Several residents who have roosters living in their neighborhoods appealed to the East Hampton Town Board last week to regulate the birds.
“The rooster crows all day, starting at 3 in the morning,” Constance Kenney said at a board meeting on Thursday. “Please tell me if the area we are in is designated as farmland.”
“There is an ordinance about dogs and barking,” she said, and urged the board to consider rooster rules as well.
Guy Wiggins, who lives off Spring Close Highway in East Hampton, said that he had paid a neighbor $500 to relocate a rooster to a spot farther from his property. But, he said, “in spring when I came back, the rooster was back in its original habitat next to our house.”
Grace Baumel, a Springs resident, expressed frustration about the board’s response to complaints — not only about roosters, but about illegally overcrowded housing, an issue that Springs homeowners have been bringing up for months.
“I’m very concerned by this board,” she said. “Because my sense of this board is that the needs of Springs are not being met. I’ve had it, and I’ve had it with this board not addressing the problems of Springs.”
Supervisor Bill Wilkinson said he had to defend the board. “This board is the first board that has ever really taken a look at population issues in this town, and realized that Springs suffers from density issues,” he said.
“What are we doing? How are we addressing it?” Ms. Baumel asked. “What is it about the term ‘illegal’ . . . that ‘il’ means not legal,” she said.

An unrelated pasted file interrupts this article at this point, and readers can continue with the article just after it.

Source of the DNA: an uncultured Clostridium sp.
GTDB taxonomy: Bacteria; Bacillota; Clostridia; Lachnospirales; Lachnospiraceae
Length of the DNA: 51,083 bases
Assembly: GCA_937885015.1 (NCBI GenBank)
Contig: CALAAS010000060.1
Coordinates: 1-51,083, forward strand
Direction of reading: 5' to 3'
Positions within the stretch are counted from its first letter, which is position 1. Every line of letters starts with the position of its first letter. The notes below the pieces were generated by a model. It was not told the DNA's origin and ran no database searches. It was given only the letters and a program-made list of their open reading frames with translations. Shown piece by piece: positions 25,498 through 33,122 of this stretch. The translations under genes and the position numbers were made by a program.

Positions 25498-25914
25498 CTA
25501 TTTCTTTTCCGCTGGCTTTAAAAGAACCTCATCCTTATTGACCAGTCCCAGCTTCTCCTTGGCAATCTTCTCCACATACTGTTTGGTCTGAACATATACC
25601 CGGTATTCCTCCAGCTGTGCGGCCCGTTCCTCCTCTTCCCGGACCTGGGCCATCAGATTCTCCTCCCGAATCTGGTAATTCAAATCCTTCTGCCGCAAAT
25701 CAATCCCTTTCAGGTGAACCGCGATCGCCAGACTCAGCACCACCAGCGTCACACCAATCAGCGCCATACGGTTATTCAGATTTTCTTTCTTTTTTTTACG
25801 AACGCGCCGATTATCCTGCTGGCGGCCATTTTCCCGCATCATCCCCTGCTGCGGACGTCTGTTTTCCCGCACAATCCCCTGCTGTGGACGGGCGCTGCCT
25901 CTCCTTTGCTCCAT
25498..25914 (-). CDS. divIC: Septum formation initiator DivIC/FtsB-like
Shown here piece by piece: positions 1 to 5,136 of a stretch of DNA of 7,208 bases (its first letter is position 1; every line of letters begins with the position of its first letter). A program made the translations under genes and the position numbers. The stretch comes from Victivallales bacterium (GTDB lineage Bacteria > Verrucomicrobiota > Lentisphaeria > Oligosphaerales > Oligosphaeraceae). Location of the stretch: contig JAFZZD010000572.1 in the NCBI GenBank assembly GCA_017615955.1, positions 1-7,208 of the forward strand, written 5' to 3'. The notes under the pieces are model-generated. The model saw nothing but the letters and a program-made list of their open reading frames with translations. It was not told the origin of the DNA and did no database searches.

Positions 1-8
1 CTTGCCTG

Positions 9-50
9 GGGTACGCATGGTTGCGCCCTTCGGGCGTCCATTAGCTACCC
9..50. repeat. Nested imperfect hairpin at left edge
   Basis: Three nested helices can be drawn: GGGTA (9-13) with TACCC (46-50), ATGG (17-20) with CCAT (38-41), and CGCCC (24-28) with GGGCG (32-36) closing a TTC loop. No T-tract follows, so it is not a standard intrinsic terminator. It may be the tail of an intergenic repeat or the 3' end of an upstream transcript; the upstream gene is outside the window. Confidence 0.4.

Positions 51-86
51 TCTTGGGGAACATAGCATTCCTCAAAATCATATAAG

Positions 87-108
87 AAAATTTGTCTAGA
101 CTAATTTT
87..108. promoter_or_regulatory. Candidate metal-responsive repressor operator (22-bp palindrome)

“What is it about the term ‘U.S. Constitution’?” Mr. Wilkinson retorted.
“Don’t quote me the Constitution. I taught it for 30 years,” Ms. Baumel said. “There’s nothing in the Constitution that says we can break the law.”
“I take issue with you, that we are ignoring this problem,” Councilwoman Theresa Quigley said, referring to the housing issue. “We are following up every single complaint that we get.” However, “part of the problem is not our problem,” she said, referring to constraints of the law within which housing code enforcement must take place.
“Ms. Quigley, I don’t want to see Springs in The New York Times again,” Ms. Baumel said. A recent story focused on the overcrowded housing issue.
Diane McNally, an East Hampton Town Trustee, got up to defend the roosters. “Don’t mess with my birds,” she said. “This is a rural community. If you think I’m a fiercely independent trustee — mess with my chickens in my rural community.”
As to the crowing way before daylight, she said, “there’s no rhyme or reason to why they crow,” she told the group. “And if they hear another one, they want to join in.”